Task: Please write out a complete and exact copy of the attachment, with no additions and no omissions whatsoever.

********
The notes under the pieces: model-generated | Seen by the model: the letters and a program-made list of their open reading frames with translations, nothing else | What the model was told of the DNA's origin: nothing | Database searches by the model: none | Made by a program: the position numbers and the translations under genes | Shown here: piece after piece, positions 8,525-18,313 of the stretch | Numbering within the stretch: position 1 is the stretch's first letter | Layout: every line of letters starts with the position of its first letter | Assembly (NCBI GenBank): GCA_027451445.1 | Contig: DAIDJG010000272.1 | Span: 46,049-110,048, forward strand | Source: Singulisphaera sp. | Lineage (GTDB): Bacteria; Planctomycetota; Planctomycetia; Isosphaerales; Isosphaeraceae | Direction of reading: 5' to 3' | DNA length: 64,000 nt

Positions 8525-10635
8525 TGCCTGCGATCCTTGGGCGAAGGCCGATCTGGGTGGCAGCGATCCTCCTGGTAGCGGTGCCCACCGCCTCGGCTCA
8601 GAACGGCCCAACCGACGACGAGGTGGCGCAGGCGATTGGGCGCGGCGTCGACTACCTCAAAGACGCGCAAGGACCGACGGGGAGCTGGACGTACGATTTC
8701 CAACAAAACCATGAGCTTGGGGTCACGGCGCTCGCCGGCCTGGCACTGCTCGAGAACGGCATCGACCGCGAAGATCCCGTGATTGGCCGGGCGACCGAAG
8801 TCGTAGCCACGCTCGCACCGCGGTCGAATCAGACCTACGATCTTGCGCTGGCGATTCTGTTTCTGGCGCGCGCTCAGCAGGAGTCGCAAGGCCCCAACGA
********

The notes under the pieces: model-generated | Seen by the model: the letters and a program-made list of their open reading frames with translations, nothing else | What the model was told of the DNA's origin: nothing | Database searches by the model: none | Made by a program: the position numbers and the translations under genes | Shown here: piece after piece, positions 8,525-18,313 of the stretch | Numbering within the stretch: position 1 is the stretch's first letter | Layout: every line of letters starts with the position of its first letter | Assembly (NCBI GenBank): GCA_027451445.1 | Contig: DAIDJG010000272.1 | Span: 46,049-110,048, forward strand | Source: Singulisphaera sp. | Lineage (GTDB): Bacteria; Planctomycetota; Planctomycetia; Isosphaerales; Isosphaeraceae | Direction of reading: 5' to 3' | DNA length: 64,000 nt

Positions 8525-10635
8525 TGCCTGCGATCCTTGGGCGAAGGCCGATCTGGGTGGCAGCGATCCTCCTGGTAGCGGTGCCCACCGCCTCGGCTCA
8601 GAACGGCCCAACCGACGACGAGGTGGCGCAGGCGATTGGGCGCGGCGTCGACTACCTCAAAGACGCGCAAGGACCGACGGGGAGCTGGACGTACGATTTC
8701 CAACAAAACCATGAGCTTGGGGTCACGGCGCTCGCCGGCCTGGCACTGCTCGAGAACGGCATCGACCGCGAAGATCCCGTGATTGGCCGGGCGACCGAAG
8801 TCGTAGCCACGCTCGCACCGCGGTCGAATCAGACCTACGATCTTGCGCTGGCGATTCTGTTTCTGGCGCGCGCTCAGCAGGAGTCGCAAGGCCCCAACGA